Kristy Morgan, a recent doctoral graduate in student affairs and higher education at Kansas State University in Leavenworth, said ADHD affects 1 percent to 4 percent of college students and the transition from high school to college is the most difficult.
Morgan interviewed eight freshmen -- four men and four women -- to talk about their transition during their first semester of college. All lived on campus and were at least an hour away from home.
Morgan found the ADHD students did not adequately plan their college transition, nor did they factor ADHD into their decision-making about college, but rather chose a school based on how the campus felt.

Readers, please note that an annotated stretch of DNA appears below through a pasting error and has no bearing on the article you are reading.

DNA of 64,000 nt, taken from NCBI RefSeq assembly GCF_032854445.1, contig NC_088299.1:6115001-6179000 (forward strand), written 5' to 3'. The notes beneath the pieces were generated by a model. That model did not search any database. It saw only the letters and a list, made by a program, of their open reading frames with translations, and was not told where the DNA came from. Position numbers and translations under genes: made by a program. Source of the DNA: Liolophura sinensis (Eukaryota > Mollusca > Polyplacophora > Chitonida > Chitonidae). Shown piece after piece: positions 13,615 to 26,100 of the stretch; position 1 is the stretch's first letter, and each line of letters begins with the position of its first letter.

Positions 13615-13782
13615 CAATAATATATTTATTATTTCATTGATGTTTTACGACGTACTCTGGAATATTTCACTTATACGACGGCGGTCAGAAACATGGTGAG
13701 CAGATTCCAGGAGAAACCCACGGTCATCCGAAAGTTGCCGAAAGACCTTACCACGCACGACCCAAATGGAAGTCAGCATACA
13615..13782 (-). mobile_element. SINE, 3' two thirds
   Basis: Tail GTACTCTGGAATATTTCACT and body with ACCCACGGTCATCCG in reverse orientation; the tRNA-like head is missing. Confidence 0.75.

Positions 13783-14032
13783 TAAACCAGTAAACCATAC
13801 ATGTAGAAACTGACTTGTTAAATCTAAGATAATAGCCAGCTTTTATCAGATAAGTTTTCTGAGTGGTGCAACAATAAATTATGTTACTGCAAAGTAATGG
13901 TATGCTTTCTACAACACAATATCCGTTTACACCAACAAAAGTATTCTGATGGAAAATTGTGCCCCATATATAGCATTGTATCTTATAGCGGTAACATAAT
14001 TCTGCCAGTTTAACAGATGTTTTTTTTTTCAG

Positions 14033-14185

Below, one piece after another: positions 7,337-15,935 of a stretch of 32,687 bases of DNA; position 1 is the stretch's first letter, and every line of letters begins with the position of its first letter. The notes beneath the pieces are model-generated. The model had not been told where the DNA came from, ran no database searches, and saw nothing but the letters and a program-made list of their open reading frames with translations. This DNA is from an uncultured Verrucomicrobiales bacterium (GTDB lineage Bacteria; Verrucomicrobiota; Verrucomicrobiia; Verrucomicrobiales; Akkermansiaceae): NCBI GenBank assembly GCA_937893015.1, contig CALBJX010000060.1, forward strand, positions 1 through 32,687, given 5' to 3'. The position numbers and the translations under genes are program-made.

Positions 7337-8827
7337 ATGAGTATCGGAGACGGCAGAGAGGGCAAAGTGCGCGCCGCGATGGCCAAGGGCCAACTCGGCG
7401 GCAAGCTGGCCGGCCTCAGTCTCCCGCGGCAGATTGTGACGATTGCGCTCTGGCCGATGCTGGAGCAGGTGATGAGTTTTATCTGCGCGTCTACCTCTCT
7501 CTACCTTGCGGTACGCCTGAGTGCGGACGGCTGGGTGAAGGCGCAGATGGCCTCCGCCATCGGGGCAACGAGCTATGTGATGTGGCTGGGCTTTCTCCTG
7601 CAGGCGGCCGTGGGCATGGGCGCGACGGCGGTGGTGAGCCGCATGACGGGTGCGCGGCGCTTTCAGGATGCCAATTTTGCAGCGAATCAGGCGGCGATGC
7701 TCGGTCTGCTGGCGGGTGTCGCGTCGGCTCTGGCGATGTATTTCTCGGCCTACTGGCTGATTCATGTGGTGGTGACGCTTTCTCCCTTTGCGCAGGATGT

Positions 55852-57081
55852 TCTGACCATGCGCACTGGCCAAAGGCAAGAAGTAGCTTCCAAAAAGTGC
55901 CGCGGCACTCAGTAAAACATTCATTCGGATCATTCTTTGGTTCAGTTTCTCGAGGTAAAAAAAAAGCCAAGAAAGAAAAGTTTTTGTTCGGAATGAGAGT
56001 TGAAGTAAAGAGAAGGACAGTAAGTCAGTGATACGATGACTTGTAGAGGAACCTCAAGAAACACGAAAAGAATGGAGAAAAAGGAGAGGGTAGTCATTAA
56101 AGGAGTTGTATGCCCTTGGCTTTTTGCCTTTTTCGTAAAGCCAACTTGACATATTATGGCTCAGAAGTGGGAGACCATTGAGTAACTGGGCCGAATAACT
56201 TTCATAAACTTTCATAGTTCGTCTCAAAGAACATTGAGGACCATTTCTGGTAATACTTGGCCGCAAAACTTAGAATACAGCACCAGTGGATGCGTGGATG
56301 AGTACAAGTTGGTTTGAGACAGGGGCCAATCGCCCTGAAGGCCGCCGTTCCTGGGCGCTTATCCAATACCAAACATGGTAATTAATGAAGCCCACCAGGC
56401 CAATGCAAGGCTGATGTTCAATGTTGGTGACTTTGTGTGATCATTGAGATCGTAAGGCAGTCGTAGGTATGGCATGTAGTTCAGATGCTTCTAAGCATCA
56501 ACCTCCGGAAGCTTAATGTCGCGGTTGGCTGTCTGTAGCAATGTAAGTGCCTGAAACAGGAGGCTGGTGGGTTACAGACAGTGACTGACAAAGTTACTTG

"Most of the students found college to be tougher than they had expected," Morgan said. "Even with the availability of resources, they still felt overwhelmed with accessing these resources."
Students who had ADHD management strategies in place -- such as ways to keep a schedule or study for tests -- had established those before college, Morgan found, but those who did not have strategies in place before they went to college felt overwhelmed.
Morgan found parents and families continued to play a huge role -- parents became involved in students' college activities at a vigilant level -- they served as alarm clocks, organized their rooms and continued to manage medical care.
NBC reportedly holds celebs hostage to Jimmy Fallon's show
Ray Liotta sues skin care company over use of likeness